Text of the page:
Thyroid Changes in Pregnancy/Postpartum and what to do about it?

Written by Alana Mulhall - BHSc Naturopath

We love to think of the thyroid as the ‘master gland’ of our body! The thyroid is the small butterfly-shaped gland, which is locked in the front of your neck. 

The thyroid is responsible for producing hormones (T3 & T4), which affect every cell in our body! 

Our thyroid hormones help to: 

  •     Regulate the rate at which your body uses energy (calories). 
  •     Control your heart rate 
  •     Control your body temperature 
  •     Impacts digestion
  •     Supports brain development

Hyperthyroidism (Overactive thyroid): Occurs when the thyroid produces too much thyroid hormones. It can be caused by an autoimmune condition known as Grave’s Disease. 

What are the symptoms: 

  • Heart palpitations 
  • Increased heart rate
  • Shaky hands
  • Weight loss 
  • Anxiety 
  • Increased appetite 
  • Heat intolerance 
  • Difficulty sleeping 

Hypothyroidism (Underactive thyroid): Occurs when the thyroid doesn’t produce enough thyroid hormone. It can be caused by nutrient deficiencies, stress, other hormonal issues and an autoimmune condition known as Hashimoto’s disease. 

What are the symptoms: 

  • Fatigue 
  • Weight gain 
  • Cold intolerance 
  • Depression 
  • Dry skin 
  • Brittle hair 

Postpartum Thyroiditis: Is an autoimmune condition which causes inflammation of the thyroid. Postpartum thyroiditis can develop in the first year after birth and affects 7-10% of women. 

What are the symptoms? Symptoms can begin as those of hyperthyroidism and then as the damage to the thyroid gland continues to occur symptoms can become those of hypothyroidism. Not all women will experience both hyper and hypothyroid symptoms and may only experience symptoms of hypothyroidism.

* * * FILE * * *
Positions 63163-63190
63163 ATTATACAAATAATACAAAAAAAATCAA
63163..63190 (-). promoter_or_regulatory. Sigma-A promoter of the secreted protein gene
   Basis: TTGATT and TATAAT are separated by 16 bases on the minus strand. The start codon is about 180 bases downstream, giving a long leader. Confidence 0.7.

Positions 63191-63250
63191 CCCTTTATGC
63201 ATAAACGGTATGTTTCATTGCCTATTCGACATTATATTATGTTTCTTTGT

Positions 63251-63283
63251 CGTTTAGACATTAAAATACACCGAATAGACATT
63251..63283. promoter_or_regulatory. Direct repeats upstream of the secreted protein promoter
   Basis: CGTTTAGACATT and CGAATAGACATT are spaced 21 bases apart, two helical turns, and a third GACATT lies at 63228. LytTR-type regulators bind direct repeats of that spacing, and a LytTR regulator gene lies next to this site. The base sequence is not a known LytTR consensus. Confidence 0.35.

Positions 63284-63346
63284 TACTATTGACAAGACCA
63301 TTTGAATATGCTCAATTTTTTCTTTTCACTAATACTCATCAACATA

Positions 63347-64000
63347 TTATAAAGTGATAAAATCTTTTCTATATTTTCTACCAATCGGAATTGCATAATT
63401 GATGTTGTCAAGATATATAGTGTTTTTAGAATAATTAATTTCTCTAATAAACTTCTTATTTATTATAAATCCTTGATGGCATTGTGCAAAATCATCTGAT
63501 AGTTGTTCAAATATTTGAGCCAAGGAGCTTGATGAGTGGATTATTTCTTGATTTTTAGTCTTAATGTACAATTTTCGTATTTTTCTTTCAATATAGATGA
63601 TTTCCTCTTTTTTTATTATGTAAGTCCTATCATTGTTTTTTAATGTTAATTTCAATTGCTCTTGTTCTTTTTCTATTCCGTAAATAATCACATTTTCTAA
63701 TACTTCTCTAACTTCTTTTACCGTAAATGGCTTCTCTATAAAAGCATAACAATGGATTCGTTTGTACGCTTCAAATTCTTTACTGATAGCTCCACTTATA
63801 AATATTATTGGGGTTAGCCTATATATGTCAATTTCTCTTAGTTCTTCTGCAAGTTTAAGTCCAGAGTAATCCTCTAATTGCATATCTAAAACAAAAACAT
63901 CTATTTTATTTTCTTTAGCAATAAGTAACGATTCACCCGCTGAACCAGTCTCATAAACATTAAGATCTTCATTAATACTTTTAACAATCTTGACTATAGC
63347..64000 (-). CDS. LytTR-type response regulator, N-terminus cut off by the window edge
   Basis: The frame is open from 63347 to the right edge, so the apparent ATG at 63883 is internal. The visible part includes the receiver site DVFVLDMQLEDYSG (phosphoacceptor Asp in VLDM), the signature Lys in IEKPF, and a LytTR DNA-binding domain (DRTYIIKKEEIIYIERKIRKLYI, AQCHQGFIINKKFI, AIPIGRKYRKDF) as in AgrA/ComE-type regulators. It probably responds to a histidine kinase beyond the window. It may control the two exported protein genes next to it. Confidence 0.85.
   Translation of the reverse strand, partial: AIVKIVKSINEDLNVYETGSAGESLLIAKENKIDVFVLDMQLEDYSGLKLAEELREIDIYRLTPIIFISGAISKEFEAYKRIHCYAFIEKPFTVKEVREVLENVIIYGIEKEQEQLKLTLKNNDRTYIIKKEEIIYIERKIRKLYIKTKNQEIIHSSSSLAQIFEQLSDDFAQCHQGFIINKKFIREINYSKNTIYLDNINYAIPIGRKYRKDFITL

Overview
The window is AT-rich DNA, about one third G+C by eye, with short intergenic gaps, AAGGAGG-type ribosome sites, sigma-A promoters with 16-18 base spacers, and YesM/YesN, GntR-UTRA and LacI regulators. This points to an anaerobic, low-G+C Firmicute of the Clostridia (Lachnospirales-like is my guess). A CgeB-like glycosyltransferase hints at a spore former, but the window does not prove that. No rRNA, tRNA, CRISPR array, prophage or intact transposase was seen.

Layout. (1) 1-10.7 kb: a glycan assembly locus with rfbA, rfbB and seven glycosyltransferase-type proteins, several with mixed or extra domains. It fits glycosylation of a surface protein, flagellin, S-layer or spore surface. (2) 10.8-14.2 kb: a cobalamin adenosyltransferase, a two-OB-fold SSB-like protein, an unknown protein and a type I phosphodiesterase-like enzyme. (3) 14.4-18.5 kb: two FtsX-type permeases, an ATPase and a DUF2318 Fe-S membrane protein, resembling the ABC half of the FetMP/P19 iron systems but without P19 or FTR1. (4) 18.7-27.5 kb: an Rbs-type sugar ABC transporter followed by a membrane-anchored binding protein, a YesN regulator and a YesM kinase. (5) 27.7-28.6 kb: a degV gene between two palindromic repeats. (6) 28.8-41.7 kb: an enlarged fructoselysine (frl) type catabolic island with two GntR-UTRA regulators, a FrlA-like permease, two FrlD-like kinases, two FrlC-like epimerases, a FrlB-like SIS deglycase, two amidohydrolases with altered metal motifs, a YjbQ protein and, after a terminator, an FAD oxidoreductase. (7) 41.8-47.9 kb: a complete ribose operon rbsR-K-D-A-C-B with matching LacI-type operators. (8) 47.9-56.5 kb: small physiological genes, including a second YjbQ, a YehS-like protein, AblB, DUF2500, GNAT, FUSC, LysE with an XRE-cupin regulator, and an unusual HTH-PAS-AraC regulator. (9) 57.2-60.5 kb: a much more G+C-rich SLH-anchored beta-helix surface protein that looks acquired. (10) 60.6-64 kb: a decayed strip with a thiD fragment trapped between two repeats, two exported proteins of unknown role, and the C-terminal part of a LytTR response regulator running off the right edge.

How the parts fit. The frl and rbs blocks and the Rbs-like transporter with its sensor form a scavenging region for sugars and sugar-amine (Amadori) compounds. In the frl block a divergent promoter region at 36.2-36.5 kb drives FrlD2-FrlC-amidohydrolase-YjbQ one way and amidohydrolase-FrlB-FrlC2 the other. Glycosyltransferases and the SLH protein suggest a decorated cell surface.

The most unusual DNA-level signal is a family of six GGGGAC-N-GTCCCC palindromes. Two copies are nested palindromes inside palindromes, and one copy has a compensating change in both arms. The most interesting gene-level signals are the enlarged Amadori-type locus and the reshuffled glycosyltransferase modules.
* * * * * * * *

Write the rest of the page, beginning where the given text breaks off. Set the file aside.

How to support thyroid function:  

Get your thyroid checked

If you have been experiencing a number of the above symptoms but you haven’t had your thyroid checked, the first thing to do is have thyroid function blood testing conducted (this includes TSH, T3 & T4). It can be helpful to also assess thyroid antibodies alongside these lab tests to get a comprehensive understanding of your thyroid function. 

Avoid Gluten Containing Foods 

When it comes to autoimmune thyroid conditions, there are several studies that have identified a strong link between coeliac disease and autoimmune thyroid conditions. The connection is due to the structure of the ‘gluten’ protein. This protein structure is similar to the structure of the thyroid gland. 

Stress management techniques 

Stress has been shown to impact thyroid function through multiple mechanisms. Stress slows down thyroid hormone production, increases inflammation, and even impacts nutrient absorption. 

Support Nutrient Status 

Your thyroid needs nutrients like iodine, selenium, iron, B12, zinc and vitamin D to function properly. Without these tools, thyroid function can be impacted. If you’ve already been diagnosed with a thyroid condition, ensure you’ve had these nutrients tested to assess for any underlying deficiencies.

Reduce Toxin Exposure 

Exposure to certain environmental toxins has been shown to negatively impact thyroid function, in particular Chlorine, Fluoride and Bromine. Drinking filtered and using an in-home water filtration system can reduce your exposure to these chemicals. 

 

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